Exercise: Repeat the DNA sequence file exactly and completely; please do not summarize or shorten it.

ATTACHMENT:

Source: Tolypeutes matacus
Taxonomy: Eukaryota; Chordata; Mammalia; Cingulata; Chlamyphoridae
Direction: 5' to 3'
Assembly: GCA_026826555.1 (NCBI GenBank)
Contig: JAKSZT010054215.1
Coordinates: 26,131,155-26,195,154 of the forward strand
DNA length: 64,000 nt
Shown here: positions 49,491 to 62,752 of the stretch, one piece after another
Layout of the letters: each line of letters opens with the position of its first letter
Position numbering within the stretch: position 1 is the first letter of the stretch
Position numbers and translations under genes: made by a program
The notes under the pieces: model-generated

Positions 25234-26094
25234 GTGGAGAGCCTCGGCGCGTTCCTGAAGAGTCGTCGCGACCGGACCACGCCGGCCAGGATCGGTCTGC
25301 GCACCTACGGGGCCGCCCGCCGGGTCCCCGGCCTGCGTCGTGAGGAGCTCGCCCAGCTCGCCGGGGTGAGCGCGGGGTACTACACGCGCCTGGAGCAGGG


Source: Tolypeutes matacus
Taxonomy: Eukaryota; Chordata; Mammalia; Cingulata; Chlamyphoridae
Direction: 5' to 3'
Assembly: GCA_026826555.1 (NCBI GenBank)
Contig: JAKSZT010054215.1
Coordinates: 26,131,155-26,195,154 of the forward strand
DNA length: 64,000 nt
Shown here: positions 49,491 to 62,752 of the stretch, one piece after another
Layout of the letters: each line of letters opens with the position of its first letter
Position numbering within the stretch: position 1 is the first letter of the stretch
Position numbers and translations under genes: made by a program
The notes under the pieces: model-generated

Positions 25234-26094
25234 GTGGAGAGCCTCGGCGCGTTCCTGAAGAGTCGTCGCGACCGGACCACGCCGGCCAGGATCGGTCTGC
25301 GCACCTACGGGGCCGCCCGCCGGGTCCCCGGCCTGCGTCGTGAGGAGCTCGCCCAGCTCGCCGGGGTGAGCGCGGGGTACTACACGCGCCTGGAGCAGGG